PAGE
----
Researchers have identified two key proteins that aid one of the two groups of pathogenic bacteria develop the protective coating that is their defense against the world.
The finding could result in the creation of new antibiotics against gram-negative bacteria, like E. coli and salmonella that would destroy these bacteria by disabling the mechanism that produces their protective coating.
“A long-term goal is to find inhibitors of these proteins we have discovered. Small molecule inhibitors could become antibiotics that subvert the outer membrane,” said Natividad Ruiz, lead author and research molecular biologist at Princeton University.
The study was conducted using carpenter ants. The researchers looked at microbes in the guts of carpenter ants.
The bacteria, which have lived there for millions of years have lost many of the traits necessary for survival in the outer world. As a result, their collection of genes, known as a genome, is far smaller and simpler than the genome of E. coli.
“Scientists sequenced the genome of the model bacterium E. coli 11 years ago, yet they still do not understand the functions of about 40 percent of the thousands of proteins produced by those genes,” said Ruiz.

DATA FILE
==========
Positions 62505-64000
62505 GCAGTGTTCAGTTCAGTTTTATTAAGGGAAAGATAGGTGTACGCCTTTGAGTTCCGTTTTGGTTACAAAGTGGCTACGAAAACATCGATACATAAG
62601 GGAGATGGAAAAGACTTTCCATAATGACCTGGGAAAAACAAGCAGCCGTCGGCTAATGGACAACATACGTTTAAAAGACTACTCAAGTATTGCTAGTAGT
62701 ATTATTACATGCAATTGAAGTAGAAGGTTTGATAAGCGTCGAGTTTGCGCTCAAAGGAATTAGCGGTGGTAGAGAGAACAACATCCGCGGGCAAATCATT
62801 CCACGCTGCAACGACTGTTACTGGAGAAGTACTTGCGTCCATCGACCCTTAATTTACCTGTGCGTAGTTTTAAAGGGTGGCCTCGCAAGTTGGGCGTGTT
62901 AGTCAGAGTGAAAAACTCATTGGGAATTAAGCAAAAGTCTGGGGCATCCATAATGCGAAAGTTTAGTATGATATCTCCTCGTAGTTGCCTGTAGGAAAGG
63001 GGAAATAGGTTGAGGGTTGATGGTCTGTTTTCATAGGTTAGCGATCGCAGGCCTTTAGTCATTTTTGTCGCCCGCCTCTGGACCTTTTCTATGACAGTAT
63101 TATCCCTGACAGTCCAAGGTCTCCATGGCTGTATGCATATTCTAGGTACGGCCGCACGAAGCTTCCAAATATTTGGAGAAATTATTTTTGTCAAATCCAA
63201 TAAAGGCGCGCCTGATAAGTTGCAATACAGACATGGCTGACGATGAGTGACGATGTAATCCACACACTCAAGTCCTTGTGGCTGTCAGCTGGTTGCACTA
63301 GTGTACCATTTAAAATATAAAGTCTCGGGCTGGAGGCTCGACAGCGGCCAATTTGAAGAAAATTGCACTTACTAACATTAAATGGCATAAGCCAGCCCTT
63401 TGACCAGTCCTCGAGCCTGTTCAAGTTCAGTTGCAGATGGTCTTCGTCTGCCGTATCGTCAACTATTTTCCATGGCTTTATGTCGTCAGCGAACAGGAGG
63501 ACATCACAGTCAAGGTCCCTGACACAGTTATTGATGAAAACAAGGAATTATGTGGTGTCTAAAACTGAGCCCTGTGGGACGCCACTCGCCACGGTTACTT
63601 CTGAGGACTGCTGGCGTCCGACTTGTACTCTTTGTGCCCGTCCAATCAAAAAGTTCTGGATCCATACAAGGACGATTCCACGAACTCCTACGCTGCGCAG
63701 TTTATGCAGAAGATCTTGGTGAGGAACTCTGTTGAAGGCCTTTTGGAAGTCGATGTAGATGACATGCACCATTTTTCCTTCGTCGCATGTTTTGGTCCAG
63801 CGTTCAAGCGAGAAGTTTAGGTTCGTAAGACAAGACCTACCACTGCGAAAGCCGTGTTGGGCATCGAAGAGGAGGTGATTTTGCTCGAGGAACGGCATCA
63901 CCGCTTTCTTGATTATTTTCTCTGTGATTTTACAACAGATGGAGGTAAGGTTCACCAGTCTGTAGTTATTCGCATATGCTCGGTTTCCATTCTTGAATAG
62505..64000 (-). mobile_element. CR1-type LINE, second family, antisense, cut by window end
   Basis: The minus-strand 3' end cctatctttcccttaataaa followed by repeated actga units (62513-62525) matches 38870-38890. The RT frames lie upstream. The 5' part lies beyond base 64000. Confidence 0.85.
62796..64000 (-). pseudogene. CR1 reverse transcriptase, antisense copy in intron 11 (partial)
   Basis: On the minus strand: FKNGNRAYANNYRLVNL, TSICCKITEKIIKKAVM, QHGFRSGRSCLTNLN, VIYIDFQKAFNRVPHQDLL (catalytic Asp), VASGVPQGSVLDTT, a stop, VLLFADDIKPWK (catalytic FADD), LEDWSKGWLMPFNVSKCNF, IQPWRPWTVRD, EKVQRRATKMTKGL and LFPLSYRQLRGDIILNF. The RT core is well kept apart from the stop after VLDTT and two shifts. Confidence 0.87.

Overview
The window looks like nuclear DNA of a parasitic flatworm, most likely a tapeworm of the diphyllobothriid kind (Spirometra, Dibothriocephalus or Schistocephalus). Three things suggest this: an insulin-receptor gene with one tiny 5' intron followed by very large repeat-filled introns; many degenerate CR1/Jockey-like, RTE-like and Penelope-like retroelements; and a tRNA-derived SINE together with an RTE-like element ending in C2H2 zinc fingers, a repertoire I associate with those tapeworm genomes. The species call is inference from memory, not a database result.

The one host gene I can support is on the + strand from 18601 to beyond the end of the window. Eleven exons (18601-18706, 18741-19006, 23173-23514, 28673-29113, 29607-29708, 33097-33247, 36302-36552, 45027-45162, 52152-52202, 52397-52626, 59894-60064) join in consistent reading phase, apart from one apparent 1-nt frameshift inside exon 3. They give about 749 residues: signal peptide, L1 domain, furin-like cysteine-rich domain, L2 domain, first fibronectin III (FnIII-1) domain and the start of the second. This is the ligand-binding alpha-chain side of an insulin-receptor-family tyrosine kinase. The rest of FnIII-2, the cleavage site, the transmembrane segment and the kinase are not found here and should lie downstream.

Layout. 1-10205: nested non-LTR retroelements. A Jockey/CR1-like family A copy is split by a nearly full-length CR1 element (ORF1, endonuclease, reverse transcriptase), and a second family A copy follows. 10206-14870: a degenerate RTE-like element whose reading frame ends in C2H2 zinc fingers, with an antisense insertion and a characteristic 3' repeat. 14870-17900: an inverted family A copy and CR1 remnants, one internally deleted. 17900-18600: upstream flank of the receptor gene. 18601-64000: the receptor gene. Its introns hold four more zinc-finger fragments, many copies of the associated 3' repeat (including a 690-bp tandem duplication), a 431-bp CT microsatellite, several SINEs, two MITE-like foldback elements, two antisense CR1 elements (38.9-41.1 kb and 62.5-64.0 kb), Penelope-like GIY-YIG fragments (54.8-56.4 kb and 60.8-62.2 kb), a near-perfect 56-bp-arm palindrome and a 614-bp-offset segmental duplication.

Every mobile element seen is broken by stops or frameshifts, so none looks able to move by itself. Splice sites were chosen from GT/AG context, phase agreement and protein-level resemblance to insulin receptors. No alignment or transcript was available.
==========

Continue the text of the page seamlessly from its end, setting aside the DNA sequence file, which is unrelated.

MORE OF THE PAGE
The genome of the bacteria found in the ant gut, Blochmannia floridanus, contains the instructions for only 583 proteins. Since the bacteria are closely related, nearly all of Blochmannia’s genes — 564 — are found in E. coli.
The scientists reasoned that they could find the protein containing the instructions for building the germ’s outer casing.
“We designed a computer-based search that filtered out proteins that lacked the characteristics essential for outer membrane construction. In the end, only two of the 564 proteins remained,” said Ruiz.
The two missing proteins of a pathway ferries one of the key components of the outer shell, called LPS, to the cell surface.